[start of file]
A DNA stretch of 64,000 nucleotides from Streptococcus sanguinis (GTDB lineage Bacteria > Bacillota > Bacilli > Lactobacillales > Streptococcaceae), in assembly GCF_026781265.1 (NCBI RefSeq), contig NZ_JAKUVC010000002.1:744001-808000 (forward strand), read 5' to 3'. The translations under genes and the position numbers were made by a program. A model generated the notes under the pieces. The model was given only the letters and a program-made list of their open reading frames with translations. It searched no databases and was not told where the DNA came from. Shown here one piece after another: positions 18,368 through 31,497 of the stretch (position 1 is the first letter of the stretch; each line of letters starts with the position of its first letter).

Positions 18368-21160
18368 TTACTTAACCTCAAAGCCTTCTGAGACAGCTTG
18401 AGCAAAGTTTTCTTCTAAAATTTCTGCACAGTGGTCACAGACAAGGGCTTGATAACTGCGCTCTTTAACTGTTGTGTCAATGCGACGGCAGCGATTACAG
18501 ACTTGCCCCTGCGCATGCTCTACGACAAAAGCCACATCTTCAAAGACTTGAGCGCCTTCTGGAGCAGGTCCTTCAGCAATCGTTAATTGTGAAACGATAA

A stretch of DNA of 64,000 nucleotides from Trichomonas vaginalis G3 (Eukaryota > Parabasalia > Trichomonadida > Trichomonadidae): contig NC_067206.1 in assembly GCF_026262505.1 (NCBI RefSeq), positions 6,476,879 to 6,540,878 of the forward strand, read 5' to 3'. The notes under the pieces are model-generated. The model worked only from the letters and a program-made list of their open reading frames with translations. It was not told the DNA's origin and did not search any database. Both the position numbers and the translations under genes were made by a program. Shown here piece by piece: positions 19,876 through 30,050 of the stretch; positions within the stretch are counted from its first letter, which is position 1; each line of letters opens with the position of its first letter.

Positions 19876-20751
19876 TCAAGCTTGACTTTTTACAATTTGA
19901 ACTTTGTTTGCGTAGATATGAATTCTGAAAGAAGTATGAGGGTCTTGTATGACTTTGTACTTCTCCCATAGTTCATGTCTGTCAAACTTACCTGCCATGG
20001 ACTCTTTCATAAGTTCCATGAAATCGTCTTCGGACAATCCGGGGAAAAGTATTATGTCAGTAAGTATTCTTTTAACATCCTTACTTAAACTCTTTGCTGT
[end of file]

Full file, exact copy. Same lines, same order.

A DNA stretch of 64,000 nucleotides from Streptococcus sanguinis (GTDB lineage Bacteria > Bacillota > Bacilli > Lactobacillales > Streptococcaceae), in assembly GCF_026781265.1 (NCBI RefSeq), contig NZ_JAKUVC010000002.1:744001-808000 (forward strand), read 5' to 3'. The translations under genes and the position numbers were made by a program. A model generated the notes under the pieces. The model was given only the letters and a program-made list of their open reading frames with translations. It searched no databases and was not told where the DNA came from. Shown here one piece after another: positions 18,368 through 31,497 of the stretch (position 1 is the first letter of the stretch; each line of letters starts with the position of its first letter).

Positions 18368-21160
18368 TTACTTAACCTCAAAGCCTTCTGAGACAGCTTG
18401 AGCAAAGTTTTCTTCTAAAATTTCTGCACAGTGGTCACAGACAAGGGCTTGATAACTGCGCTCTTTAACTGTTGTGTCAATGCGACGGCAGCGATTACAG
18501 ACTTGCCCCTGCGCATGCTCTACGACAAAAGCCACATCTTCAAAGACTTGAGCGCCTTCTGGAGCAGGTCCTTCAGCAATCGTTAATTGTGAAACGATAA

A stretch of DNA of 64,000 nucleotides from Trichomonas vaginalis G3 (Eukaryota > Parabasalia > Trichomonadida > Trichomonadidae): contig NC_067206.1 in assembly GCF_026262505.1 (NCBI RefSeq), positions 6,476,879 to 6,540,878 of the forward strand, read 5' to 3'. The notes under the pieces are model-generated. The model worked only from the letters and a program-made list of their open reading frames with translations. It was not told the DNA's origin and did not search any database. Both the position numbers and the translations under genes were made by a program. Shown here piece by piece: positions 19,876 through 30,050 of the stretch; positions within the stretch are counted from its first letter, which is position 1; each line of letters opens with the position of its first letter.

Positions 19876-20751
19876 TCAAGCTTGACTTTTTACAATTTGA
19901 ACTTTGTTTGCGTAGATATGAATTCTGAAAGAAGTATGAGGGTCTTGTATGACTTTGTACTTCTCCCATAGTTCATGTCTGTCAAACTTACCTGCCATGG
20001 ACTCTTTCATAAGTTCCATGAAATCGTCTTCGGACAATCCGGGGAAAAGTATTATGTCAGTAAGTATTCTTTTAACATCCTTACTTAAACTCTTTGCTGT